Measures of insulin resistance as a screening tool for dysglycaemia in patients with coronary artery disease A report from the EUROASPIRE V population
Objective The optimal screening strategy for dysglycaemia (including type 2 diabetes and impaired glucose tolerance) in patients with coronary artery disease (CAD) is debated. We tested the hypothesis that measures of insulin resistance by homeostasis model assessment (HOMA) indexes may constitute good screening methods.
Research Design and Methods Insulin, C-peptide, glycated haemoglobin A1c (HbA1c) and an oral glucose tolerance test (OGTT) were centrally assessed in 3534 CAD patients without known dysglycaemia from the EUROASPIRE V survey. Three different HOMA indexes were calculated: HOMA-IR, HOMA2 based on insulin (HOMA2-ins), and HOMA2 based on C-peptide (HOMA2-Cpep). Dysglycaemia was diagnosed based on the two-hour postload glucose value obtained from the OGTT. Information on study participants was obtained by standardised interviews. The optimal thresholds of the three HOMA indexes for dysglycaemia diagnosis were obtained by the maximum value of Youden’s J statistic on receiver operator characteristics curves. Their correlation with clinical parameters was assessed by Spearman’s coefficients.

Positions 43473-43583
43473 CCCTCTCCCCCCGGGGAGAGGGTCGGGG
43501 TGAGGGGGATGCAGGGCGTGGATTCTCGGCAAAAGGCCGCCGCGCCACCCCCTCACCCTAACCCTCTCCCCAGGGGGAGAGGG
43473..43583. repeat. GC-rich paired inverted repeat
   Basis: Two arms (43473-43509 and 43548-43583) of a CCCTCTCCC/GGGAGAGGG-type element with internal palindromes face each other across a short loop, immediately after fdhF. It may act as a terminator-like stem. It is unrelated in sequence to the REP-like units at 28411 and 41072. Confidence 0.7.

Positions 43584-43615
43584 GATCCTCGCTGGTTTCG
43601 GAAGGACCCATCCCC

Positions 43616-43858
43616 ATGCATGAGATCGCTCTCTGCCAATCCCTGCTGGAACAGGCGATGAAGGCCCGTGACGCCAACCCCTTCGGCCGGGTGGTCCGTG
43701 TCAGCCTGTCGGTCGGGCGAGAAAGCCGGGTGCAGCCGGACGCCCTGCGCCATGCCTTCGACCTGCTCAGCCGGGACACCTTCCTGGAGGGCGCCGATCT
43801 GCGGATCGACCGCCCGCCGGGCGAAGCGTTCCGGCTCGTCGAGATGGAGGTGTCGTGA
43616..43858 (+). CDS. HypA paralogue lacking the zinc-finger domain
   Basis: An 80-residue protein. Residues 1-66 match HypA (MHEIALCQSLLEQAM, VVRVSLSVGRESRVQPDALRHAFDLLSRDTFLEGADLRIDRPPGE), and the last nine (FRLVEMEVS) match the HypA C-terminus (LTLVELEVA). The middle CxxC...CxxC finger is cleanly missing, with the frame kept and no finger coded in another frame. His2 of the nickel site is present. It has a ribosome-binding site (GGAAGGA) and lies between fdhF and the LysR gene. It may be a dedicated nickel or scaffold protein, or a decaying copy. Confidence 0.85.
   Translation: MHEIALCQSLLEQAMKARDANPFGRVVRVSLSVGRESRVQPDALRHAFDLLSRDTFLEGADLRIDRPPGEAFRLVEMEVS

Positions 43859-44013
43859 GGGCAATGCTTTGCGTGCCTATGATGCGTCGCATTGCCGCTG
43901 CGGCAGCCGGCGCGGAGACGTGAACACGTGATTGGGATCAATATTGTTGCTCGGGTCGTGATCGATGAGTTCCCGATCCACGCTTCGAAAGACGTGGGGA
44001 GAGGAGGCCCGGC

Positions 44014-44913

Results Of 3534 CAD patients (mean age 63 years, 25% women), 41% had dysglycaemia. Mean insulin, C-peptide and HOMA indexes were significantly higher in patients with vs. without newly detected dysglycaemia (all p<0.0001). Sensitivity and specificity of the three HOMA indexes for the diagnosis of dysglycaemia were low, but their correlation with body mass index and waist circumference was strong.
Conclusions Screening for dysglycaemia in CAD patients by HOMA-IR, HOMA2-ins and HOMA2-Cpep had insufficient diagnostic performance to detect dysglycaemia with reference to the yield of an OGTT, which should still be prioritized despite its practical drawbacks.